Proper map
In mathematics, a function between topological spaces is called proper if inverse images of compact subsets are compact.^{[1]} In algebraic geometry, the analogous concept is called a proper morphism.
Definition[edit]
There are several competing definitions of a "proper function". Some authors call a function between two topological spaces proper if the preimage of every compact set in is compact in Other authors call a map proper if it is continuous and closed with compact fibers; that is if it is a continuous closed map and the preimage of every point in is compact. The two definitions are equivalent if is locally compact and Hausdorff.
Partial proof of equivalence


Let be a closed map, such that is compact (in ) for all Let be a compact subset of It remains to show that is compact. Let be an open cover of Then for all this is also an open cover of Since the latter is assumed to be compact, it has a finite subcover. In other words, for every there exists a finite subset such that The set is closed in and its image under is closed in because is a closed map. Hence the set
is open in It follows that contains the point
Now and because is assumed to be compact, there are finitely many points such that Furthermore, the set is a finite union of finite sets, which makes a finite set.
Now it follows that and we have found a finite subcover of which completes the proof. 
If is Hausdorff and is locally compact Hausdorff then proper is equivalent to universally closed. A map is universally closed if for any topological space the map is closed. In the case that is Hausdorff, this is equivalent to requiring that for any map the pullback be closed, as follows from the fact that is a closed subspace of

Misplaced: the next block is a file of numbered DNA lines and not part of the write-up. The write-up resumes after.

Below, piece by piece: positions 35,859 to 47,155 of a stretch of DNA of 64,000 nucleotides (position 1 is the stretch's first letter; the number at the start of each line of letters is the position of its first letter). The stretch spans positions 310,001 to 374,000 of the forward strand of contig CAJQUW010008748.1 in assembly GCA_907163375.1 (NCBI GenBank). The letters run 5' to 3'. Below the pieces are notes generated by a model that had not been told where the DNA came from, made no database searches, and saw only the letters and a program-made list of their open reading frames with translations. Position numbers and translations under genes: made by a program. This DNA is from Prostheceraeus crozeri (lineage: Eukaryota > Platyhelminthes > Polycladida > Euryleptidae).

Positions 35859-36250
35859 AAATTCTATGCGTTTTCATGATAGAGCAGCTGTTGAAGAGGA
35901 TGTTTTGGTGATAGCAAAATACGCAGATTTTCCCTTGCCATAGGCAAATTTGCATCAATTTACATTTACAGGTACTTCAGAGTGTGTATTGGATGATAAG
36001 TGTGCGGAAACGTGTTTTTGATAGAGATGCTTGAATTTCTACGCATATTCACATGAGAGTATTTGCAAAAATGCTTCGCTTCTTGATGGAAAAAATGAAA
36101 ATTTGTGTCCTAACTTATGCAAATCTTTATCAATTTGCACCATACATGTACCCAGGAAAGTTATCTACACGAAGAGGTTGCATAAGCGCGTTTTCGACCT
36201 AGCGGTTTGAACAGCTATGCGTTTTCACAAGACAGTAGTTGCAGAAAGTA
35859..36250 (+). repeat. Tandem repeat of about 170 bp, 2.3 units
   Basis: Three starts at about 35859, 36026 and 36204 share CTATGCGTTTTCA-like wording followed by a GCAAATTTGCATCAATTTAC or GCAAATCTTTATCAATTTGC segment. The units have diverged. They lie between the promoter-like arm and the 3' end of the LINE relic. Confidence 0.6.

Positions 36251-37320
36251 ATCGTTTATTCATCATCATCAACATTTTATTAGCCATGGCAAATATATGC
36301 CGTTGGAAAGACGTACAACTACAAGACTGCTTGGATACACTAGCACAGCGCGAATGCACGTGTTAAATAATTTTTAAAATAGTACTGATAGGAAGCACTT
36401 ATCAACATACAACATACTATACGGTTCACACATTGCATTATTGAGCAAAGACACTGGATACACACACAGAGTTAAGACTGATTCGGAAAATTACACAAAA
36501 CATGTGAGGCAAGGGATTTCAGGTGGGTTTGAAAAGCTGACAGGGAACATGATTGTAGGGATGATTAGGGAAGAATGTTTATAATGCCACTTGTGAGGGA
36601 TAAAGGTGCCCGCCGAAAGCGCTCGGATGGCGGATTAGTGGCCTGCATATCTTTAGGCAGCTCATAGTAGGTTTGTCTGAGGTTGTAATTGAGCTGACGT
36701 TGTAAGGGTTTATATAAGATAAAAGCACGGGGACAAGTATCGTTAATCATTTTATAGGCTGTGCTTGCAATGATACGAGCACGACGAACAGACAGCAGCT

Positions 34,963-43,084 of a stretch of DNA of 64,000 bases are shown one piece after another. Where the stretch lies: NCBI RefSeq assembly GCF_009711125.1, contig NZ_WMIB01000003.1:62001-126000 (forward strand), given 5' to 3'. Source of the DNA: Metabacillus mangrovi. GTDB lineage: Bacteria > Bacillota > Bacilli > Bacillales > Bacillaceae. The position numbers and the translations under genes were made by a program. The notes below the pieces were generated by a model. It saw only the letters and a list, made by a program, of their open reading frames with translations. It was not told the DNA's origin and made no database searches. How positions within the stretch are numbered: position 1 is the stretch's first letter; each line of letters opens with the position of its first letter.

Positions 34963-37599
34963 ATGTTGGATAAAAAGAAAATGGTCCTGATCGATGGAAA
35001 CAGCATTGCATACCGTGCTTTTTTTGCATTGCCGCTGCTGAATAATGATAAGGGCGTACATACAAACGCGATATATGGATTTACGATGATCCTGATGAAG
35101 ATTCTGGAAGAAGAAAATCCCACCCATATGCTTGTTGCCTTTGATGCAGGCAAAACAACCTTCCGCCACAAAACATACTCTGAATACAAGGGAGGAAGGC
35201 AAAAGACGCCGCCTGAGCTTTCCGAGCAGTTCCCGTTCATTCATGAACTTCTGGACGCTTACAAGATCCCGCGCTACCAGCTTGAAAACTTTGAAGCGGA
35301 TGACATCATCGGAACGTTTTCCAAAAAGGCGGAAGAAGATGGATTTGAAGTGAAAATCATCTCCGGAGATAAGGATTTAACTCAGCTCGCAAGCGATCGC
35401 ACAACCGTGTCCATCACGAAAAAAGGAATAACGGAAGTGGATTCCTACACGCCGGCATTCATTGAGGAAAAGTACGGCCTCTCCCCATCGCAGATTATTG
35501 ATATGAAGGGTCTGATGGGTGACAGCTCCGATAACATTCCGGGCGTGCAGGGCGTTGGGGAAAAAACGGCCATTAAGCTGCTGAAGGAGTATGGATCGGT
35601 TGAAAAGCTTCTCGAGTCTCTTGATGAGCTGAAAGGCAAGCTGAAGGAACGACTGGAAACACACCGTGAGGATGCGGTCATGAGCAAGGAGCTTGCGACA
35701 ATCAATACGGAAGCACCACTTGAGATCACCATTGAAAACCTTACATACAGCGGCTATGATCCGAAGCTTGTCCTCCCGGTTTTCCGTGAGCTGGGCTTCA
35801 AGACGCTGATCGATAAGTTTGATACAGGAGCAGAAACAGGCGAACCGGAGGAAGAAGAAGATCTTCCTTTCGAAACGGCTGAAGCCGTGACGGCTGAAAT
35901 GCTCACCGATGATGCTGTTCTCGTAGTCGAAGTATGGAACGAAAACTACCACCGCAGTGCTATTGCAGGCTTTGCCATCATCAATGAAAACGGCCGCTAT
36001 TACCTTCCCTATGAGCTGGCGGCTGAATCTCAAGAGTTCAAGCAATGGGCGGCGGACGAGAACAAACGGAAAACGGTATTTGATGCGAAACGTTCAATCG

An equivalent, possibly more intuitive definition when and are metric spaces is as follows: we say an infinite sequence of points in a topological space escapes to infinity if, for every compact set only finitely many points are in Then a continuous map is proper if and only if for every sequence of points that escapes to infinity in the sequence escapes to infinity in
Properties[edit]
 Every continuous map from a compact space to a Hausdorff space is both proper and closed.
 Every surjective proper map is a compact covering map.
 A map is called a compact covering if for every compact subset there exists some compact subset such that
 A topological space is compact if and only if the map from that space to a single point is proper.
 If is a proper continuous map and is a compactly generated Hausdorff space (this includes Hausdorff spaces that are either firstcountable or locally compact), then is closed.^{[2]}
Generalization[edit]
It is possible to generalize the notion of proper maps of topological spaces to locales and topoi, see (Johnstone 2002).
See also[edit]
 Almost open map – Map that satisfies a condition similar to that of being an open map.
 Open and closed maps – A function that sends open (resp. closed) subsets to open (resp. closed) subsets
 Perfect map – Continuous closed surjective map, each of whose fibers are also compact sets
 Topology glossary – Mathematics glossary
Citations[edit]
 ^ Lee 2012, p. 610, above Prop. A.53.
 ^ Palais, Richard S. (1970). "When proper maps are closed". Proceedings of the American Mathematical Society. 24 (4): 835–836. doi:10.1090/s0002993919700254818x. MR 0254818.
References[edit]
 Bourbaki, Nicolas (1998). General topology. Chapters 5–10. Elements of Mathematics. Berlin, New York: SpringerVerlag. ISBN 9783540645634. MR 1726872.
 Johnstone, Peter (2002). Sketches of an elephant: a topos theory compendium. Oxford: Oxford University Press. ISBN 0198515987., esp. section C3.2 "Proper maps"
 Brown, Ronald (2006). Topology and groupoids. North Carolina: Booksurge. ISBN 1419627228., esp. p. 90 "Proper maps" and the Exercises to Section 3.6.
 Brown, Ronald (1973). "Sequentially proper maps and a sequential compactification". Journal of the London Mathematical Society. Second series. 7 (3): 515–522. doi:10.1112/jlms/s27.3.515.
 Lee, John M. (2012). Introduction to Smooth Manifolds. Graduate Texts in Mathematics. Vol. 218 (Second ed.). New York London: SpringerVerlag. ISBN 9781441999818. OCLC 808682771.